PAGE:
HomeCraftAugmented creativity: The best software for screenwriters

Augmented creativity: The best software for screenwriters

All aspiring filmmakers need to start somewhere, and there’s nothing simpler than putting pen to paper with a great story in mind. Word processors, add-ons, and apps have grown from curious innovations to vital equipment for new screenwriters, and we’ve collected a list of what we consider to be the best.

Augmented creativity: The best software for screenwriters

All aspiring filmmakers need to start somewhere, and there’s nothing simpler than putting pen to paper with a great story in mind. Writing it down is the first step to eventually seeing it on screen, and seeing a written narrative come to life with picture and sound is a beautiful reward for years of trial & error.

Luckily, the process is a little easier now than it was in the days of Alfred Hitchcock (Psycho) and John Ford (The Quiet Man). There’s no need to get out your rusty old typewriter and discard a whole page after every mistake. Word processors, add-ons, and apps have grown from curious innovations to vital equipment for new screenwriters, and we’ve collected a list of what we consider to be the best.

Celtx Script

Celtx Script

A vital platform for filmmakers, Celtx is a collaborative piece of software that allows the organization of scripts, plans, video files, and audio clips. Not only does it familiarize the user with the screenwriting process, but you can also share everything you work on with your creative team and, eventually, the public.

Final Draft

Final Draft

If you’re not quite ready for the collaborative process that Celtx offers, try Final Draft for a more streamlined approach. Stripping down all the trimmings, this program focuses solely on the writing process, and is a great tool for learning the ins and outs of all the complicated formats, fonts, and shorthand that come with writing a screenplay.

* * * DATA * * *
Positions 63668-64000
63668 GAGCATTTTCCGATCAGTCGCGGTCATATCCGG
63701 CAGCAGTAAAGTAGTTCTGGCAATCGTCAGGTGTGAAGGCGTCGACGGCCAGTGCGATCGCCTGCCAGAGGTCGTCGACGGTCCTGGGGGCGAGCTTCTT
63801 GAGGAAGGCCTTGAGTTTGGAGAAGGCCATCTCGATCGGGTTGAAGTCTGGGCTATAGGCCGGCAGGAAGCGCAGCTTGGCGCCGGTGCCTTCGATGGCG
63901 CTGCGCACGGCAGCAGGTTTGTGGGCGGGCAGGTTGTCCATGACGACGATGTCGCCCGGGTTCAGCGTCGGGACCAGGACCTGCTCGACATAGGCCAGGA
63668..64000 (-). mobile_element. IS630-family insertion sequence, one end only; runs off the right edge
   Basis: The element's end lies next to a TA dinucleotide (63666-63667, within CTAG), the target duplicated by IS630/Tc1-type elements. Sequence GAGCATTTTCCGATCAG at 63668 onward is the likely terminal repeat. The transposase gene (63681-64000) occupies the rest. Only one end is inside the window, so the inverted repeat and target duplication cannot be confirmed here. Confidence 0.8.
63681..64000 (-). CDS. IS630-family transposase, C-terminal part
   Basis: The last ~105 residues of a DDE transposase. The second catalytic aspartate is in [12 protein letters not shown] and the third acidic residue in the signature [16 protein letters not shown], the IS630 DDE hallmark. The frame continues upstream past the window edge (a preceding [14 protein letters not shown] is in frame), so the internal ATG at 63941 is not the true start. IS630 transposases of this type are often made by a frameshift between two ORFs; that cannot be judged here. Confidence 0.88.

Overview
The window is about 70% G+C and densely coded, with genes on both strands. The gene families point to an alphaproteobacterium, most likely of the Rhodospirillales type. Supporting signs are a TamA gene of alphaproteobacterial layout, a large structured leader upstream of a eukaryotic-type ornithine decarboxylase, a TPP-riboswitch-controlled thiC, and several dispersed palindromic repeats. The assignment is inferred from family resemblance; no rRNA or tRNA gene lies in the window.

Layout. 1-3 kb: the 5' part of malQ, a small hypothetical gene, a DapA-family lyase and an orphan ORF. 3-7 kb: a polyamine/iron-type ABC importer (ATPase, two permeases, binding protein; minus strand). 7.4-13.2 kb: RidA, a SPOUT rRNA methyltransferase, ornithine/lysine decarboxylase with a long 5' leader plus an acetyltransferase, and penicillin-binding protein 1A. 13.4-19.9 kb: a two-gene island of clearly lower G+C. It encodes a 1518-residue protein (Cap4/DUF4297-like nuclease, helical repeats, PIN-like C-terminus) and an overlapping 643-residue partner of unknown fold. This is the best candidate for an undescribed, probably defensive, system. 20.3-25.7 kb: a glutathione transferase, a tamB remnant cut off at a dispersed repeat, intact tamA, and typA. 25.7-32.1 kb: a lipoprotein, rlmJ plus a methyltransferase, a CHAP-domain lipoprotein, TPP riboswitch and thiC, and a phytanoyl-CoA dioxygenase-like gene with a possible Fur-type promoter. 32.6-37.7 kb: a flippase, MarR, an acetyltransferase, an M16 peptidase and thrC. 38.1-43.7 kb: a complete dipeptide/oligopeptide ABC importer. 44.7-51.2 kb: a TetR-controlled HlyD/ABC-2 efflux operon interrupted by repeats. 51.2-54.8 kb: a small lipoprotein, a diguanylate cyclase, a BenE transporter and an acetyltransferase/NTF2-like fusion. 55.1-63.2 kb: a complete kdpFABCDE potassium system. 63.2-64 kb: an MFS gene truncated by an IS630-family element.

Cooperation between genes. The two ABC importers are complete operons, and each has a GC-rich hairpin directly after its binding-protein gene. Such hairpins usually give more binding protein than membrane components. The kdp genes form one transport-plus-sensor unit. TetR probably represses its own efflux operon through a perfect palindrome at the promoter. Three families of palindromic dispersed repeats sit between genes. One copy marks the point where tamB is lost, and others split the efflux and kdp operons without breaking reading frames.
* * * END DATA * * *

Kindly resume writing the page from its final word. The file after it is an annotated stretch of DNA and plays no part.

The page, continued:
Storyist

Storyist

If you’re a Mac user or writer on-the-move looking for an iPad alternative, look no further than Storyist. It offers everything covered by Final Draft, as well as a cork board for index cards & photos, all in a neat OS X version.

Index Cards

If you like to keep things analog, your room or office is probably buried with layers of Post-it notes. A simple idea can spark into several, and before long you can’t breathe for pink & yellow slips covered with indecipherable scrawls. What if we told you it doesn’t have to be this way? There are several apps that replicate the style of Post-it notes in a nifty portable form, but Index Cards is probably the best.

Evernote

Evernote

Similar to Index Cards but a little more extensive, Evernote allows you to keep track of all the ideas you have at the touch of a button. However, rather than a simple board of notes, the software can link to web pages, import pictures, and record voice memos.

Weekend Read

Weekend Read

There’s no use starting a screenplay if you’ve never read one. You can usually find a few in your local book store, but they’re a pain to track down and too bulky to take on your travels. Weekend Read instead provides a huge catalogue of accessible screenplays for you to browse at your leisure. Learn from the best and find some inspiration, too.